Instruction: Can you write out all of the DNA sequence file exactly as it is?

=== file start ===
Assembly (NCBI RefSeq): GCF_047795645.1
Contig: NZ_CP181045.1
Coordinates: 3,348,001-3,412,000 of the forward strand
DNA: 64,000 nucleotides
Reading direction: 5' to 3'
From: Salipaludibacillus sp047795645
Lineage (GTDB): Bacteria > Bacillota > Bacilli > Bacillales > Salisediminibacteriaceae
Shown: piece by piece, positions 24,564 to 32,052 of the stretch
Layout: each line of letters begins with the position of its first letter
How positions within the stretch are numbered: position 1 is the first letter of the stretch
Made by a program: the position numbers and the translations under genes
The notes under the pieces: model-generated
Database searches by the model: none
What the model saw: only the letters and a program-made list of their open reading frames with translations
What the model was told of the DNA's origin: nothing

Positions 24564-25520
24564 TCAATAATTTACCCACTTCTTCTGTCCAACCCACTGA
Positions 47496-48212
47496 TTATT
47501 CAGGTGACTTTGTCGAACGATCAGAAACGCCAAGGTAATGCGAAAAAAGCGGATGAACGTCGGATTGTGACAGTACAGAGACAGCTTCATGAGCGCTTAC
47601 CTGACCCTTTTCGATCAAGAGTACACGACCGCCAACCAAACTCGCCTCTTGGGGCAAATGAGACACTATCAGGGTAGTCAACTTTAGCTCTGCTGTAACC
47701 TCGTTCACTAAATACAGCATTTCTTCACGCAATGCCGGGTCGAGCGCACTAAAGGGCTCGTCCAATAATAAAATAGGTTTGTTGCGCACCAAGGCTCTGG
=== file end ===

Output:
Assembly (NCBI RefSeq): GCF_047795645.1
Contig: NZ_CP181045.1
Coordinates: 3,348,001-3,412,000 of the forward strand
DNA: 64,000 nucleotides
Reading direction: 5' to 3'
From: Salipaludibacillus sp047795645
Lineage (GTDB): Bacteria > Bacillota > Bacilli > Bacillales > Salisediminibacteriaceae
Shown: piece by piece, positions 24,564 to 32,052 of the stretch
Layout: each line of letters begins with the position of its first letter
How positions within the stretch are numbered: position 1 is the first letter of the stretch
Made by a program: the position numbers and the translations under genes
The notes under the pieces: model-generated
Database searches by the model: none
What the model saw: only the letters and a program-made list of their open reading frames with translations
What the model was told of the DNA's origin: nothing

Positions 24564-25520
24564 TCAATAATTTACCCACTTCTTCTGTCCAACCCACTGA
Positions 47496-48212
47496 TTATT
47501 CAGGTGACTTTGTCGAACGATCAGAAACGCCAAGGTAATGCGAAAAAAGCGGATGAACGTCGGATTGTGACAGTACAGAGACAGCTTCATGAGCGCTTAC
47601 CTGACCCTTTTCGATCAAGAGTACACGACCGCCAACCAAACTCGCCTCTTGGGGCAAATGAGACACTATCAGGGTAGTCAACTTTAGCTCTGCTGTAACC
47701 TCGTTCACTAAATACAGCATTTCTTCACGCAATGCCGGGTCGAGCGCACTAAAGGGCTCGTCCAATAATAAAATAGGTTTGTTGCGCACCAAGGCTCTGG